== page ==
EDA criticizes traffic light labeling for “inadequate” information on dairy

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01 Dec 2017 --- The European Dairy Association (EDA) has pointed out that the EU dairy sector highlights the nutritional value of dairy and its importance in the diet – and thus does not support the proposed traffic light labeling by the six multinational food companies grouped in the Evolved Nutrition Labeling Initiative (ENL) as it is not adequate for better informing on global nutritional properties of milk and dairy products.

The ENL proposal is an extension of the color-coded UK traffic light system but with reference values including portions (and not only on 100g). “Such a scheme should look at the food as a whole and support foods rich in essential nutrients,” EDA points out in a press release.

Official protest
EDA Secretary General Alexander Anton officially protested the proposal in today’s joint meeting of the “High Level Group on Nutrition and Physical Activity” and the “EU Platform for Action on Diet, Physical Activity and Health” in Luxembourg.
 
“For the second time this year, the EU Commission offered a high-level platform to a group of six multinationals to present and hence promote their own nutrition labeling scheme,” Anton said. “I know we’re not the only ones questioning the EU Commission leaving the leadership in this dossier to national authorities or to six multinationals: basically, all these schemes may well be very sophisticated, but they’re not based on all relevant science on diets and do in no way reflect common sense.”

“Nutrition labeling schemes where a diet soft drink ranks healthier than drinking milk are obviously and seriously nonsense,” Anton added. “Nevertheless, the Luxembourg-based EU Commission services do help directly or indirectly to promote such nutrition labeling schemes.”
 
“I protested and urged the EU Commission to stop any such scheme in place like the UK traffic light [scheme] and to stop any direct or indirect support for any nutrition labeling schemes that fail what I personally call the ‘diet soft drink vs. drinking milk’ test,” concluded Anton.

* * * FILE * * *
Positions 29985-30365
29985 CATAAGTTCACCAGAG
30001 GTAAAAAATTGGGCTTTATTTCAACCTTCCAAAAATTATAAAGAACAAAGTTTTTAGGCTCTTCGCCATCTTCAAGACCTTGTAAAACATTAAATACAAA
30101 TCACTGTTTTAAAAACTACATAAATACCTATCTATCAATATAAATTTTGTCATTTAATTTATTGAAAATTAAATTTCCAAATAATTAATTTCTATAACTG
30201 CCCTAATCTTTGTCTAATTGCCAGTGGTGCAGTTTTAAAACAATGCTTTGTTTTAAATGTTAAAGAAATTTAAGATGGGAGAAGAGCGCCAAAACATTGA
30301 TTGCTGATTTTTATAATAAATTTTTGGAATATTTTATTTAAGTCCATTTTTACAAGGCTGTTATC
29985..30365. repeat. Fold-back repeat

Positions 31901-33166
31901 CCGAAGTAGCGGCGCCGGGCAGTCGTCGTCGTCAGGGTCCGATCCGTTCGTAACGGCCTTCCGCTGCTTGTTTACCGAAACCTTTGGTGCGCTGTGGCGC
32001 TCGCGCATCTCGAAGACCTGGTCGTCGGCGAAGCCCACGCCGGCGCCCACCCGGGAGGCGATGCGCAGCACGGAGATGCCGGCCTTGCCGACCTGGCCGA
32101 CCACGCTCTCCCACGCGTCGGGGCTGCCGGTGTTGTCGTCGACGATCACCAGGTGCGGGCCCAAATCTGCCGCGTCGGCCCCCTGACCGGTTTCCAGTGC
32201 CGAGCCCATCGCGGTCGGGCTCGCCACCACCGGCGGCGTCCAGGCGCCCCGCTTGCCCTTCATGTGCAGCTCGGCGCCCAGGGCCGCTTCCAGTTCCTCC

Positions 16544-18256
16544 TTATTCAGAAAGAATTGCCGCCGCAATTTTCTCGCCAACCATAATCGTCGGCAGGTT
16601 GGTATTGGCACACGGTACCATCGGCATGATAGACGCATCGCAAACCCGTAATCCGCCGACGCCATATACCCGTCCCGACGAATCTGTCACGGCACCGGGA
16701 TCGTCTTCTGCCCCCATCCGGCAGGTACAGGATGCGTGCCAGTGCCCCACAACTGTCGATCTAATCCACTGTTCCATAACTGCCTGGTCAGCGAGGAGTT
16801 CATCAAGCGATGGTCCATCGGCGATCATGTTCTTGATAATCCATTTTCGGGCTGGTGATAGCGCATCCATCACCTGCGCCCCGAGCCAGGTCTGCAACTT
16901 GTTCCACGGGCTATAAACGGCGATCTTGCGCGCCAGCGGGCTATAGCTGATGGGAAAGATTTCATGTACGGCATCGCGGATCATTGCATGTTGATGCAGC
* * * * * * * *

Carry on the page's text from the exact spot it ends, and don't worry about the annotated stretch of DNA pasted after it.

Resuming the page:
The test refers to Anton’s previous statement: “There is seriously something wrong with a scheme where a diet soda drink ranks better than drinking milk.”

Nutrient issues
EDA says it supports consumers’ right to be fully informed on the nutritional properties of foods, one of the legal requirements of the Food Information to Consumers Regulation (EU) No 1169/2011. It adds that it believes that voluntary labeling schemes used in addition to the nutrition declaration required by the EU law can be a useful additional tool for consumers if they fulfill a number of important criteria.

EDA believes that a good voluntary labeling scheme should be thoroughly evaluated, have a significant positive impact on consumer behavior and public health, be compatible with EU legislation and be supported by relevant stakeholders. In the organization’s view, the latest traffic light scheme proposal by six multinational food companies grouped in the ENL does not fulfill these requirements and thus is not an adequate system for milk and dairy products.

The association notes that it is fully engaged on nutrition and health topics with policy-makers, industry groups and other stakeholders to help make a positive impact on overall public health. The health and nutrition debate has always been very close to the dairy industry, it adds: “Over the last years, the European dairy sector has put a lot of effort, research and resources to ensure that consumers have access to a wide range of nutritious dairy products.”

However, EDA warns: “The proposed system includes only the content of fat, saturated fat, sugar and salt and fully ignores any positive nutrients such as protein, vitamins and minerals.”

Selective labeling system
Such a selective approach does not recognize the importance of nutrient-dense foods as recommended in dietary recommendations nor does it help consumers to compose a balanced and varied diet with nutritious foods, according to EDA. It believes that traffic light-style schemes such as ENL are not in line with the principle of providing “objective and non-discriminatory” food information required by the EU legislation because the introduction of color-coding is a non-objective judgment of the nutritional quality of products and unnecessarily discriminate certain foods.

In addition, EDA reports that the UK traffic light system has not shown to change the consumer behavior, and no study so far proves that color-coded and “negative nutrient” based schemes indeed help to improve public health in ways like reducing obesity.

Considering other positive labeling systems, EDA notes that alternatives consider the overall nutritional quality of foods in a “more balanced” way, without “harmful discrimination of basic foods.” It believes that systems which are worth further discussion and consideration by the interested stakeholders could be the Australian Health Star Rating scheme or the Choices International logo.

To contact our editorial team please email us at editorial@cnsmedia.com

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